Indian Journal of Medical Ethics


Dr Ranjit Roy Chaudhury (1930–2015)


Dr Ranjit Roy Chaudhury passed away on October 27, 2015 at the age of 85, literally with his boots on. He breathed his last after having just arrived in Chennai to deliver a speech on pharmacovigilance at a local medical college hospital.

The several awards he received during his long and active life included the Vishisht Bihari Samman in 2012, an award that came just in time to honour and reclaim the distinguished son of Bihar. For it was in Patna’s (then) Prince of Wales Medical College that Dr Roy Chaudhury took his first degree (medicine in 1954), before going on to Oxford on a Rhodes scholarship for his D Phil degree. Decades later, in an interview to NDTV, he was to say, “The person I admire the most is Professor EP Abraham, who was my tutor at Oxford. He was a member of the team which discovered ‘penicillin’ at Oxford and then went on to discover cephalosporin. He remained a simple, unassuming person till the end and donated all the earnings from cephalosporins and his own house to the University of Oxford.” (1).

On his return to India, Dr Roy Chaudhury was associated with the All India Institute of Medical Sciences (AIIMS), New Delhi; with the Post Graduate Institute of Medical Education and Research (PGIMER), Chandigarh, where he became the head of the Department of Pharmacology at the age of 34 years and together with his colleagues, set up India’s/Asia’s first DM course in clinical pharmacology in 1978; with the ICMR, where he helped in the clinical evaluation of medicinal plants; with the National Institute of Immunology (NII), New Delhi where he was Emeritus Scientist since 1991; and with the Government of India as part of several committees over the past four decades. He was a member of the committees that drafted the ICMR’s ethical guidelines for research on humans in 1980, and again, in 1994. The 1980s saw him holding a series of responsibilities and carrying out several assignments on deputation with the WHO, including in Geneva, Burma and Thailand.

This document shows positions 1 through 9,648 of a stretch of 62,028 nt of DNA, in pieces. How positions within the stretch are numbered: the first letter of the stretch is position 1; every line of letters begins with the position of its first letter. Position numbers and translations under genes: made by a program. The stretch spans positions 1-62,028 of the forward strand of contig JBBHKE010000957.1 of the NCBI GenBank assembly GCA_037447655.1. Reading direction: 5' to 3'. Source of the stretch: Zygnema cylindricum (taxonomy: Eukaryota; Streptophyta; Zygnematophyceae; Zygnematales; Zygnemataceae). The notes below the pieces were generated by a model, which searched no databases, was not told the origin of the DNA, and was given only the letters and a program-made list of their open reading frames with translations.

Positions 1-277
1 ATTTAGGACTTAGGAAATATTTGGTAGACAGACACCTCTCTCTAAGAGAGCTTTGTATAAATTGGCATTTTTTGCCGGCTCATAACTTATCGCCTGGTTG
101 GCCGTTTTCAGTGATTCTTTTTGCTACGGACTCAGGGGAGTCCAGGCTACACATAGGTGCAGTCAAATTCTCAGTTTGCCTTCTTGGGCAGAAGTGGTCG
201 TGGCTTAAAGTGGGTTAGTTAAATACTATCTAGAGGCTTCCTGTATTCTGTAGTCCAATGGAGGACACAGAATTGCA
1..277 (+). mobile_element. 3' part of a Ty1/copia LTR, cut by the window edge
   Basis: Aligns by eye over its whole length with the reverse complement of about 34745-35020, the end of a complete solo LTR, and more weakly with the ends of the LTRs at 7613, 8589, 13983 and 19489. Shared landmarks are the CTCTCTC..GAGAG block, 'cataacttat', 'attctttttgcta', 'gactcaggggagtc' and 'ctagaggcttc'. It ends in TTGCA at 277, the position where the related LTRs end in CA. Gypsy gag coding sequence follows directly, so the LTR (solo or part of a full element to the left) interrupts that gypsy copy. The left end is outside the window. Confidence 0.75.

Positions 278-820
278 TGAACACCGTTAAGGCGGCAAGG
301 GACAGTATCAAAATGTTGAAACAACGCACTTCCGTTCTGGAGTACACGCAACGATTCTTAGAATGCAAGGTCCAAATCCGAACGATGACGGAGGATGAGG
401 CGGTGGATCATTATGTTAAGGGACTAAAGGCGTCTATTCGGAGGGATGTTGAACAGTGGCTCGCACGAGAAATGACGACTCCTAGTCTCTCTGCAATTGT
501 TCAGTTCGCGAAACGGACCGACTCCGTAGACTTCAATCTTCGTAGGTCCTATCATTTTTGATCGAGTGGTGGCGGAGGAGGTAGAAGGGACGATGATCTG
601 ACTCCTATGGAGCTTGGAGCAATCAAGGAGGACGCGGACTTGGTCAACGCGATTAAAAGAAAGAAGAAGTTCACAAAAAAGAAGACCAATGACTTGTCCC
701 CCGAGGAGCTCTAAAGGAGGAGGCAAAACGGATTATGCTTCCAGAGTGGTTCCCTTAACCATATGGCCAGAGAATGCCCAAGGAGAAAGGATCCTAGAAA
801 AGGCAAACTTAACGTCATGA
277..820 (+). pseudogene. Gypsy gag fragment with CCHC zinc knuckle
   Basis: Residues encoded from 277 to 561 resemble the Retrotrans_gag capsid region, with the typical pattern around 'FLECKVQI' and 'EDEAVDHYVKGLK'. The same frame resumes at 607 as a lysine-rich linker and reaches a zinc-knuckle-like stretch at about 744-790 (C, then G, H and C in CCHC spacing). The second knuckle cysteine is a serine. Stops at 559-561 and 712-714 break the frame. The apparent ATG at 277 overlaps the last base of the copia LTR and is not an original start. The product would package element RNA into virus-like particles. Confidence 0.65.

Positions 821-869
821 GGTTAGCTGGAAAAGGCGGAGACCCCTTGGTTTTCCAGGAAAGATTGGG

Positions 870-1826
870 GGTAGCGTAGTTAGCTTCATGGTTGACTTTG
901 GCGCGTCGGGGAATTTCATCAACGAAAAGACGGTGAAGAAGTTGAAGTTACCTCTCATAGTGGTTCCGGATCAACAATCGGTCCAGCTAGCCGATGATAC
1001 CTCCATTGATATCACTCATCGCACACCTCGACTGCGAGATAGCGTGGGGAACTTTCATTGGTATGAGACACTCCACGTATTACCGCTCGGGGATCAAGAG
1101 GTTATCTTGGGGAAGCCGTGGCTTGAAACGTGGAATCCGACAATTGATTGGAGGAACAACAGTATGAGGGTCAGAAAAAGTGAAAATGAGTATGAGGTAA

He published regularly: he had 275 publications in national and international journals, and authored 25 textbooks on medical education. The last book I know of was titled The healing powers of herbs (Sterling; 2007, reprint 2011) dedicated to his better half.

The first time I met him was around 1980 in PGI in Chandigarh, where he was Dean and Professor of Pharmacology. I had gone for some work to PGI and the director of the organisation I was working for in Delhi, an American Chinese Jesuit, had insisted that I meet his most brilliant student, whom he had taught in St Xavier’s School in Class 8. (Subsequently, when I narrated this to Dr Roy Chaudhury, he said the Jesuit priest had taught him in Class 1!). When I finally met Dr Roy Chaudhury at PGI, he was the Herr Professor in full bloom. He gave the impression that he would suffer no fools and would not tolerate even the most negligible non sequiturs in articulation. My host, a senior professional in his own right, got a severe dressing down in my presence as I had dragged him in, leaving me red-faced. In the light of this incident, I tried my best to avoid Dr Roy Chaudhury in later years – to my loss, as it turned out – despite the fact that several friends spoke of what a wonderful person he was and how he was not your typical lofty, high-handed medical college don.

My next exposure to Dr Roy Chaudhury was around 1993, when I read a WHO monograph, Herbal medicine for human health (SEARO, No. 20, 1991), authored by him. It was a short 94-page monograph that laid out the canvas of issues and challenges involved in making the wealth of traditional medicinal plants available in regular clinical practice. The passion for making traditional knowledge available was to return and this issue became a recurring theme in the next 20 years of his life.

Dr Roy Chaudhury was a good committee man and a good chair, who knew how to wring out something that could be implemented even when it came to difficult issues. Inevitably, therefore, he was a member or chair of government committees the key words of which were medical teaching, pharmacology, toxicology, medicinal plants, rational use of medicine, etc. A former health secretary who was a schoolmate of mine confirmed in an informal chat on some contentious issue that if Dr Roy Chaudhury was the chair, “Don’t worry, he will find a way out.”

Almost the last of the committees that he chaired came out with the Report to Formulate Policy and Guidelines for Approval of New Drugs, Clinical Trials and Banning of Drugs (July 2013). The report covered a wide range of issues, but received a mixed reception from various stakeholders. I, too, disagreed on certain points. I wrote about these in the Hindu Business Line and much to my chagrin, the business paper provocatively titled my piece “A muddled view of clinical trials.” (2).